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Continuing Our Clean Architecture Example in C Sharp

Continuing Our Clean Architecture Example in C#

After a somewhat long delay, it’s time to finally continue our series on clean architecture. This is the second post in the inner series in which we show you a quick implementation of said architecture and the third post in the overall series. In case you haven’t read the previous posts, please do so by using the links in the series layout below:

Without further ado, let’s continue our implementation.

Wrapping Up the First Use Case

If you recall the previous post, you’ll remember that we created the class for the first use case. But we haven’t fully implemented it yet since we’ve pretty much stubbed out all of the classes and methods that the use case was supposed to use. Now, let’s go back and provide real implementations for all the supporting classes in order for our use case to work properly.

If we go now and just try to build the app in its current form, it won’t work. And that’s because our code lacks a lot of references. For instance, we’ve just added the file for the “Task” entity, but we haven’t properly referenced the “Domain” project from the “UseCases” project. Remember that “Domain” doesn’t reference—actually, it isn’t even aware of—any other project. That way, our application will remain faithful to the dependency inversion principle, the “D” in SOLID.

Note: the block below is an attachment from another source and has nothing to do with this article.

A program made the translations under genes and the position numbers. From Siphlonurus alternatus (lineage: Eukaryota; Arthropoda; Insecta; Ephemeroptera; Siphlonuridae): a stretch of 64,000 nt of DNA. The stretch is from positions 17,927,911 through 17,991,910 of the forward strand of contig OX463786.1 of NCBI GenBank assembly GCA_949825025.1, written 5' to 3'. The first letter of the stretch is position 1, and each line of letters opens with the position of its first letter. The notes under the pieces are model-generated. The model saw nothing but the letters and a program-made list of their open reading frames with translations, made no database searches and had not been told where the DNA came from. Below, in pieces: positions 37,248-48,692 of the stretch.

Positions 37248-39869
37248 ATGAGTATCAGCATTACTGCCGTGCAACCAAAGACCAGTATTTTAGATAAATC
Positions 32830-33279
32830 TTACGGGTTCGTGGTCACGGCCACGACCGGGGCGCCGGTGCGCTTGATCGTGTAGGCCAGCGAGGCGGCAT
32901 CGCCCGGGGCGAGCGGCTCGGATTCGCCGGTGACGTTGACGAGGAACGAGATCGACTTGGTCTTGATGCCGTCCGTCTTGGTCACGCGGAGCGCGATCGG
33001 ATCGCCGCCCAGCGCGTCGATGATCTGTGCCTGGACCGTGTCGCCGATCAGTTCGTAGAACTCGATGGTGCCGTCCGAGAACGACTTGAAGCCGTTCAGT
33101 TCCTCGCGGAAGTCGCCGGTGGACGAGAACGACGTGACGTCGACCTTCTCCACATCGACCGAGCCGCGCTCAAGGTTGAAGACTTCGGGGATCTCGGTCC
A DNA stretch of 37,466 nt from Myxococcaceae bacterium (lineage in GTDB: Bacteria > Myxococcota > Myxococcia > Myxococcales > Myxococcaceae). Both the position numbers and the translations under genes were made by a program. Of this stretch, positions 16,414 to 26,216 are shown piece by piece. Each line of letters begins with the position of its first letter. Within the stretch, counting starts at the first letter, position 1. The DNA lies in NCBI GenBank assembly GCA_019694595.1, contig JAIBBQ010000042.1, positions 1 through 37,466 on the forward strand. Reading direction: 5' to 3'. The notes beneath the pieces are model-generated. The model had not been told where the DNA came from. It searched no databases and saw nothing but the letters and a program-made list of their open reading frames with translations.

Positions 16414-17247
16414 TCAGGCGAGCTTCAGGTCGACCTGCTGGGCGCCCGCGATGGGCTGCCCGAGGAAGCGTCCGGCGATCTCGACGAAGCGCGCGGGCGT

With that out of the way, let’s finish the first use case. In the previous post, a commenter pointed out that I didn’t write my tests first. That is, to my shame, correct. In order to atone for that, I’ll finish the implementation of “AddTask” in true TDD fashion, starting with failing tests by making them pass and then refactoring if needed.

I’ll start out by creating a new project that will store my unit tests for the “UseCases” project. I’ll call it “UsesCases.Test,” like in the image below:

Now, instead of deleting the default class as I did in the previous post, I’ll just rename it and use it to store my tests for the first use case.

Next, it’s time to install NUnit and make the test project reference the production one. I’ll leave that out for the sake of brevity. If you don’t know the drill, there are resources out there that cover this.

We’re now ready to go. Time to create our first test. Many people start out by covering the happy paths first. I tend to do the opposite and begin with the degenerate cases. S, we’ll start by covering the scenario where someone tries to add a task with an empty title.

Our test method will be called “Creation_RequestWIthEmptyTitle_Fails,” following Roy Osherove’s naming convention for tests. The complete code for the test is what follows: